The main problem with the diagnostic approach is that large numbers of actionable susceptibility mutations are missed.(3)Â Commonly used models to predict mutation risk based on family history perform poorly, especially in families with a small number of individuals.(4) Moreover, studies performed in Ashkenazim, a high mutation prevalence population, show that up to 50% of deleterious BRCA1 and BRCA2 mutation carriers have no family history.(5, 6)
Screening for Susceptibility Mutations
The failure of diagnostic evaluation based on family history, more than any other factor, has led to the development of screening-based models for susceptibility mutation detection. The idea here, rather than relying on family history as a trigger for testing, is to simply to perform sequencing over a broad range of cancer susceptibility genes for the population – at an early enough age that risk-reducing interventions can take place before the carrier develops the disease.
There are good examples of successful screening programs for specific diseases in limited populations such as Tay-Sachs Disease, Cystic Fibrosis, and Factor V Leiden. The closest example to a population-based cancer susceptibility screening program in the developed world is the screening of neonates for metabolic diseases. This has been successfully performed in the United States since the 1960s.(3)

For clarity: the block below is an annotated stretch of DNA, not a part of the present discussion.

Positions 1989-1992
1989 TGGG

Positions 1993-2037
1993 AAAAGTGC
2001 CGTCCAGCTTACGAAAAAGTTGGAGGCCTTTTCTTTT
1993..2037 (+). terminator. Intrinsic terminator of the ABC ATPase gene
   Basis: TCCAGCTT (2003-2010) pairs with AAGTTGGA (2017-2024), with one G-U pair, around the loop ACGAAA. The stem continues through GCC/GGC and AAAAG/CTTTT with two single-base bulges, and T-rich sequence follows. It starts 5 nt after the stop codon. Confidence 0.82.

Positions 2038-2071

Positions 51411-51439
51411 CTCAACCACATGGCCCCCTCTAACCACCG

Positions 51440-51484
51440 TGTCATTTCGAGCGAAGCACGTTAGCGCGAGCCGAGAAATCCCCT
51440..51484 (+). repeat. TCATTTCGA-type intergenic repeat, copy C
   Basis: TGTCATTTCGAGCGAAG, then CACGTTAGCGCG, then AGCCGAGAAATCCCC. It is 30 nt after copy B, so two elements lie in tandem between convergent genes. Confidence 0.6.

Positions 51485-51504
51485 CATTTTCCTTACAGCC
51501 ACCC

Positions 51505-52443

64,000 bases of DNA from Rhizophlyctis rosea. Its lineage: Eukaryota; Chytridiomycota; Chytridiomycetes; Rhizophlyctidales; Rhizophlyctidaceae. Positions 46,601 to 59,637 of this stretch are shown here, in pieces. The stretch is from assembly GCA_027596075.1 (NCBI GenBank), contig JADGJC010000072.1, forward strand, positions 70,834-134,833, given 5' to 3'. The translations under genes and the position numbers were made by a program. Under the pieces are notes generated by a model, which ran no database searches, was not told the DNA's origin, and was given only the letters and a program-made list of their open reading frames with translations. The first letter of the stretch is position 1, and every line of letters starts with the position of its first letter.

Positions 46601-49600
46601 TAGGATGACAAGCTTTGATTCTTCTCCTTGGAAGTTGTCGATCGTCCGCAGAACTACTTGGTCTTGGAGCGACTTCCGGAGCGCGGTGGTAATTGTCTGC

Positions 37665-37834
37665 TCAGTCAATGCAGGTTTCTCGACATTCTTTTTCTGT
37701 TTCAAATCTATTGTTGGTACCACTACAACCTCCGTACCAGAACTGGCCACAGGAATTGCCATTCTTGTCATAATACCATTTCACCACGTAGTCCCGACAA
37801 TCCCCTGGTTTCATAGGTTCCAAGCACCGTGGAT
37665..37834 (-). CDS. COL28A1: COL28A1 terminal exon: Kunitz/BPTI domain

Concerns have been raised about potential long-term negative effects of genetic knowledge on the populations that would be served by a screening program. These include anxiety in deleterious mutation carriers and false reassurance in non-mutation carriers leading to avoidance of recommended screening. There is also the possibility of clinician misinterpretation of testing results, particularly variants of uncertain significance, leading to inappropriate and unnecessary preventive treatment.(1, 7)